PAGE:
1000 Years of Joys and Sorrows: A Memoir

Ai Weiwei is one of China’s most famous, and infamous, internationally known artists. His artistic style ranges from representational to pushing boundaries all over the place. Not only in his visual work has he stretched and pushed, but in his thoughts, ideas and comments about his native country and its lack of expressive freedom; its authoritarian disregard for humanity and oppression of different types of people within its own borders, as well as supporting various types of repression throughout the world. This drive to express, and lack of concern for his own safety, landed Ai Weiwei in prison and under torture. It might be part of his family’s tradition, in that his father Ai Qing, once a celebrated poet and friend to Mao, was sent to a horrific labor camp, where Ai Weiwei grew up--in exile in his own country.  Born in 1957, it was a time according to Ai Weiwei of the "New China, and, "In satisfying the demands of the new order, the Chinese people suffered a withering of spiritual life and lost the ability to tell things as they had truly occurred." His father was among those who dared not speak about what had taken place, for fear of further punishment and mistreatment.

On April 3, 2011, as Ai Weiwei was about to fly out of Beijing's Capital Airport, " ... a swarm of plainclothes police descended on me, and for the next eighty-one days I disappeared into a black hole." It gave him time to reflect about his father, and part of his country's history that was blocked out of existence, and fear silenced many of its citizens, who were unable to talk about what had taken place and how they had been treated. Looking back at his own history, it is multifaceted. After Mao’s death and the end of the Cultural Revolution, the family returned to Beijing, where Ai Weiwei studied art and animation. From 1980 to 1983, he was allowed to leave China and study in the United States, which was a great awakening for him, being able to learn about all types of artists, art forms and freedom of expression. In 1993 he returned to China because his father was ill, but the artist continued expanding his artistic forms of expression, until it was more than the Chinese government could bear, and he was arrested and his passport was confiscated.  In 2015 his passport was returned to him and he moved to Berlin; later to England, and now lives in Portugal.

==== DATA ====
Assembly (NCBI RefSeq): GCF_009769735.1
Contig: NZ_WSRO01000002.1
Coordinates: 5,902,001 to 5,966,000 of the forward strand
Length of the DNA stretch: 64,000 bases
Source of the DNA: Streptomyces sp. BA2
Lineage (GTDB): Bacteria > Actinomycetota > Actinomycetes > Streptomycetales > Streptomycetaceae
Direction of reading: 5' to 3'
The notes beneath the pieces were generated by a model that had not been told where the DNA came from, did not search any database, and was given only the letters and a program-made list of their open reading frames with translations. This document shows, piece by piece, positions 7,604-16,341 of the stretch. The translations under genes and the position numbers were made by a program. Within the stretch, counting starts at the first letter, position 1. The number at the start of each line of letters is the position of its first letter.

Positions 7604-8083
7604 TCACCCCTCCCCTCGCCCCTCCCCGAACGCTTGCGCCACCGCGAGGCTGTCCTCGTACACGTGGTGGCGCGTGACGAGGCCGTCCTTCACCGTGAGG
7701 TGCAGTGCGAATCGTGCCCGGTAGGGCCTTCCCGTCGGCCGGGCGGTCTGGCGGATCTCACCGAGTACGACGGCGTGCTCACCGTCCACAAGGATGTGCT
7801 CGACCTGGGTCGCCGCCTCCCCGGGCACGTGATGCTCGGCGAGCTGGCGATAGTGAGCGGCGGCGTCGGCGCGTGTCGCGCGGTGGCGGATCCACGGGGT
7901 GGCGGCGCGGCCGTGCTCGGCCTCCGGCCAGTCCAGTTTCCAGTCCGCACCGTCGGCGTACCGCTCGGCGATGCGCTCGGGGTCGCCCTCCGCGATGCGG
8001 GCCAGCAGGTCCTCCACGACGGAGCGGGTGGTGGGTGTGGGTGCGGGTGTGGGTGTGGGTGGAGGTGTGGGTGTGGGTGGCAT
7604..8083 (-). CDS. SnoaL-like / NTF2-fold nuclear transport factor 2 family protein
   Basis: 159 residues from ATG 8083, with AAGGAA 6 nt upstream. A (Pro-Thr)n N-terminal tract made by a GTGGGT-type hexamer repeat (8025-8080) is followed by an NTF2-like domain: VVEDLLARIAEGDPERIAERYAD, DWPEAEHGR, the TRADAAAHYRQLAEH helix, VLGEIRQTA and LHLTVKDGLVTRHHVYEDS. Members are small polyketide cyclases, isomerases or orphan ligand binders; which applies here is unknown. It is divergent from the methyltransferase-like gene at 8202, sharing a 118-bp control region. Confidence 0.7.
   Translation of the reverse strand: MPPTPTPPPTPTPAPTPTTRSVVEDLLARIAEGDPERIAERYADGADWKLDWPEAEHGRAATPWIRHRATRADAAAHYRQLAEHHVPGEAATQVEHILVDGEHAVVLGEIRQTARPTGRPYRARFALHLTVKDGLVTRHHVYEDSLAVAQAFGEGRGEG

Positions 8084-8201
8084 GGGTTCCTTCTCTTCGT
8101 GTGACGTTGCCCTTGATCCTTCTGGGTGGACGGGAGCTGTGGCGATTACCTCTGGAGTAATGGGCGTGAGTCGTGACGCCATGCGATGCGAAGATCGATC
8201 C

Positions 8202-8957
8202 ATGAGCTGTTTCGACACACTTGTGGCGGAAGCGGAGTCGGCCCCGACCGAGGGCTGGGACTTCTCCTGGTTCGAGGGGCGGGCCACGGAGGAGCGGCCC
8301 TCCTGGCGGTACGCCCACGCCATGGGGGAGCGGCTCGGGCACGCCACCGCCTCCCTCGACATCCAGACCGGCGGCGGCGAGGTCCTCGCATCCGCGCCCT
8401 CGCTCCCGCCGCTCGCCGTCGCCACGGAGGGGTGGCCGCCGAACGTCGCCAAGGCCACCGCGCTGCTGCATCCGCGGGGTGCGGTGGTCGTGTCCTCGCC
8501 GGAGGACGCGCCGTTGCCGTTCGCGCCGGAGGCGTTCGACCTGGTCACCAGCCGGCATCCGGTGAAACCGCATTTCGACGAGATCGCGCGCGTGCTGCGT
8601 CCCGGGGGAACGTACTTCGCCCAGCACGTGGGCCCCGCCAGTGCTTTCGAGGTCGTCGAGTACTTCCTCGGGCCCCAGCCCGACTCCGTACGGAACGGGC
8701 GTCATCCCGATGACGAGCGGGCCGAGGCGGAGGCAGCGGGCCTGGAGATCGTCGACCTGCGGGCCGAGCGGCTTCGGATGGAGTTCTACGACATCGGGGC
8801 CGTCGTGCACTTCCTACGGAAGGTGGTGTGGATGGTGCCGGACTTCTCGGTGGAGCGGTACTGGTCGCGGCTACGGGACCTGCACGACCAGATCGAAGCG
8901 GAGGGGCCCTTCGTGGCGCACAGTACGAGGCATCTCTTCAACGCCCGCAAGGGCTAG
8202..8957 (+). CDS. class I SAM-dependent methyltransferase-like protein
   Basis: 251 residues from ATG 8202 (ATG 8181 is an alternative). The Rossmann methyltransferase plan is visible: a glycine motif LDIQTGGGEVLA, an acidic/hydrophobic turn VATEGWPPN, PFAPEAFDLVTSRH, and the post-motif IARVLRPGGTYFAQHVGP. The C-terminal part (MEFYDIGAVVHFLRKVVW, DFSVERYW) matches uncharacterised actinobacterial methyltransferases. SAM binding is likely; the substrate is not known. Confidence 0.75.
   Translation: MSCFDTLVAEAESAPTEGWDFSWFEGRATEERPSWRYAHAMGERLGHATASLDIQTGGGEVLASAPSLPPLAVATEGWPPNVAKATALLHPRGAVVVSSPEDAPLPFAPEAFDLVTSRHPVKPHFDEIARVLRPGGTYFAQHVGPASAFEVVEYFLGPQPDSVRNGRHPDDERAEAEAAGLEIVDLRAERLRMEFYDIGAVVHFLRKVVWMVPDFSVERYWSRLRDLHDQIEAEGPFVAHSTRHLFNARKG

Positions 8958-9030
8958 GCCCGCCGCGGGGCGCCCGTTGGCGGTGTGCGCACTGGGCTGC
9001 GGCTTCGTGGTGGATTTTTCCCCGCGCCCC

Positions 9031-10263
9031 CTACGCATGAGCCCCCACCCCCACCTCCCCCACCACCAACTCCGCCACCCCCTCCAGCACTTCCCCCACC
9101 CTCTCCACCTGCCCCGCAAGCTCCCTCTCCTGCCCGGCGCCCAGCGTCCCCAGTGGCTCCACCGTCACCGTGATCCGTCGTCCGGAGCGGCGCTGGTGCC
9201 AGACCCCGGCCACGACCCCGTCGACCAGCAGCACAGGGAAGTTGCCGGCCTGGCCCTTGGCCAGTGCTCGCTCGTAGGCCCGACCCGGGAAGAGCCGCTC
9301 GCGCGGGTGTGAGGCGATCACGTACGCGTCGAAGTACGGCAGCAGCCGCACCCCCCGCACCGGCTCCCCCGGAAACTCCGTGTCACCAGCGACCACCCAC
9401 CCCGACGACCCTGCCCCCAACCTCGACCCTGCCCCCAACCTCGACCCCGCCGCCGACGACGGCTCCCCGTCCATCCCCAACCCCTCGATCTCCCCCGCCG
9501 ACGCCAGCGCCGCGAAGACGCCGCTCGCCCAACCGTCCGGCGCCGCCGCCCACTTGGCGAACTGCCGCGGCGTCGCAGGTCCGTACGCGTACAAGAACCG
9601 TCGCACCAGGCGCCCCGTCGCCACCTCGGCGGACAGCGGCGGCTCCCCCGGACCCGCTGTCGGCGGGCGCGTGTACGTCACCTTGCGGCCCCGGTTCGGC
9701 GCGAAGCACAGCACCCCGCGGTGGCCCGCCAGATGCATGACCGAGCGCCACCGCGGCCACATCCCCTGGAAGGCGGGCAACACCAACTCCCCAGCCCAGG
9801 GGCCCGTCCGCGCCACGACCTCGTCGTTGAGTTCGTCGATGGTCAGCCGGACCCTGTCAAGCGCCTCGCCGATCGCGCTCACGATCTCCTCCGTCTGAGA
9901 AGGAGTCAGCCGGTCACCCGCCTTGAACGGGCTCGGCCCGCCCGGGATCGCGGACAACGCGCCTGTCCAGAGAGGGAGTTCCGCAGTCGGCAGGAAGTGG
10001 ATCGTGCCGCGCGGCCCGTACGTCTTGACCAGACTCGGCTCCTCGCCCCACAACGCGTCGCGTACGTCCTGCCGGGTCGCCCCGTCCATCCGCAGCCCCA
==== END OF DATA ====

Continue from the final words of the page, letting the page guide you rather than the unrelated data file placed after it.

The title of the book is part of a poem written by his father, Ai Qing. The book is a memoir about his father; about himself; about his country; about the necessity for freedom of expression everywhere in the world. Many of Ai Weiwei's international political positions are controversial, but living in the West has made it possible for him to express those ideas.  If there is any group of people who seek freedom of expression, it is artists, and as one of those artists this man does not veer off course. For someone who has been a witness to his family being tormented, punished and exiled, and having survived similar treatment, Ai Weiwei takes the long view and has a spiritual patience about repression and about his art. Despite living in relative freedom, he knows that because of his notoriety, there are forces within China that will not allow him to live completely free. He knows that he is still a hunted man by those who fear what this one man might say or do.
Throughout the book, as well as the book jacket, there are illustrations by Ai Weiwei, with additional photographs of the artist, his family and his work.
Books about him can be found here. Two other books by Ai Weiwei are recommended:  Truly yours and Ai Weiwei's blog: writings, interviews, and digital rants, 2006-2009.